The first white settlement of York and Adams Counties, Pennsylvania, were founded by Germans, in 1730. The first German immigration was for the greater part from the Rhine Country. So many were from the Palatinate that all German immigrants were called Palatines.
The disaster of Braddock threw the undefended colony open to the murderous attacks by native enemies and in 1755 the savages over-ran the outlying settlements, causing thousands of them to flee into Maryland, Virginia and North Carolina. Between 1727 and 1775 over thirty thousand persons landed at Philadelphia, Pennsylvania. A very large number came to North Carolina, and by 1785 there were over fifteen thousand Germans from Pennsylvania in North Carolina. The immigrants came in wagons from Pennsylvania through Maryland and Virginia.
After a careful research extending over a period of fifteen years, the writer is of the opinion that our forefather was Jacob Gannemer (Kennemar) who came over in the ship Mary in 1732 with his father Stephen and settled in the Cordorus Settlement, York County, Pennsylvania, and that he migrated to North Carolina about 1755, and later to Fairfield County, South Carolina, where he probably died. That he had three sons, Hance, John and George, who are the forefathers of all Kennamers in America today.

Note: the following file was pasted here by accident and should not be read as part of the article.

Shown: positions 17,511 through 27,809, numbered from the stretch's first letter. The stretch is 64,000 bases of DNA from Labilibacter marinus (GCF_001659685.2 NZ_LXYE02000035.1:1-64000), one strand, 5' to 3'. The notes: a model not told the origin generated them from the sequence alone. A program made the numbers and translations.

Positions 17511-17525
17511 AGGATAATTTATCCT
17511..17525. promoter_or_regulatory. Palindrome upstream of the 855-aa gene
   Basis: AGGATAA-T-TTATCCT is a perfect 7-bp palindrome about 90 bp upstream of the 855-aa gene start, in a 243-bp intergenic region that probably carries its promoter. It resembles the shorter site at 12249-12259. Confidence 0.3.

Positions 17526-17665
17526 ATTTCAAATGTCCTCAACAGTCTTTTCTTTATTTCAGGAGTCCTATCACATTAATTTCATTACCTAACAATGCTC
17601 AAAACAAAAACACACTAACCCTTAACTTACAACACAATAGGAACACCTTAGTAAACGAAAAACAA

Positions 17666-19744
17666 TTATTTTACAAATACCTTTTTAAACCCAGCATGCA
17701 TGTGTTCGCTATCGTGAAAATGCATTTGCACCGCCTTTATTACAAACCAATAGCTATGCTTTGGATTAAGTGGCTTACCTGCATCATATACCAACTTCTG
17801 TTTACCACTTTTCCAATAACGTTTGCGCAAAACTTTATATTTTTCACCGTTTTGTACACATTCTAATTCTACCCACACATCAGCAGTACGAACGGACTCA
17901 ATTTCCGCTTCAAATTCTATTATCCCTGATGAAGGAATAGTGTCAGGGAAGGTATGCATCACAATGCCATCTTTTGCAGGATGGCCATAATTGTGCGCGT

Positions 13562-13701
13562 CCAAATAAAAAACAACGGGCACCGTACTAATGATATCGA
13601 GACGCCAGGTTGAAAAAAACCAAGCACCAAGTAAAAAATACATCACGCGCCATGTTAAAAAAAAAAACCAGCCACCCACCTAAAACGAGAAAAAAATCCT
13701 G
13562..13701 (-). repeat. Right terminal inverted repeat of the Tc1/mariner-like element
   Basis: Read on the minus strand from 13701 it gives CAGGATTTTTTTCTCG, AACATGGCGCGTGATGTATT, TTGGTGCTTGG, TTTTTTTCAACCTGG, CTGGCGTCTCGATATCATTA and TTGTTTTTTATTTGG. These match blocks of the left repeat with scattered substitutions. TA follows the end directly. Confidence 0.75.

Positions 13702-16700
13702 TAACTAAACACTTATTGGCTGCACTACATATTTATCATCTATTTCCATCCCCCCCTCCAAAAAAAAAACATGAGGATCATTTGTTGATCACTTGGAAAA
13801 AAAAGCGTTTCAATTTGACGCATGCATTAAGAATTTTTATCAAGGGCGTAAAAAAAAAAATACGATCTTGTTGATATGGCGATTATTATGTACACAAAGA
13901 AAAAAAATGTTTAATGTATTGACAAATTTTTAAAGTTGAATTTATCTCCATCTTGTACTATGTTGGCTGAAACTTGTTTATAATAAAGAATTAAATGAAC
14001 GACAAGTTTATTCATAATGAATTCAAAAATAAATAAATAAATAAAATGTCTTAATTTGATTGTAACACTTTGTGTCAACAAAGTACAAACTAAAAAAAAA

HANCE KENNEMUR (1): b. abt. 1738; d. abt. 1836. m. abt. 1770. RACHAEL -----------: b. btw. 1740-50; d. btw. 1830-40.
1. Priscilla: b. abt. 1772; d. btw. 1830-40.
2. Jacob: b. abt. 1774; d. October 1, 1856.
3. Jesse: b. abt. 1776; d. aft. 1823.
4. Hance, Jr.: b. abt. 1778; d. young.
5. Mary: b. abt. 1780: d. April 20, 1858.
6. Samuel: b. abt. 1782; d. abt. 1854.
7. Stephen: b. September 5, 1784; d. abt. 1865.
8. John: b. abt. 1786; d. btw. 1840-50.
9. Susan: b. abt. 1787; d. btw. 1860-70.
10. --------: b. abt. 1789, d. aft. 1809. (A daughter).
11. David: b. abt. 1791; d. abt. 1864.
12. Abraham: b. August 1, 1793; d. May 1, 1841.
13. Rachel: b. abt. 1795; d. btw. 1811-22.
14. Levi: b. 1798; d. November 3, 1848.
15. Zachariah: b. 1798; d. January 8, 1841.
Hance Kennemur was probably born in York County, Pennsylvania, about 1738, later moved to Fairfield County, South Carolina, and in 1807 to Madison County, Alabama, where he lived until about 1815 when he moved to Kennamer Cove, Marshall County, Alabama. He lived in the cove that bears his name until his death at the age of about 100. He and his wife, Rachael are buried at Pisgah cemetery, Kennamer Cove, Marshall County, Alabama.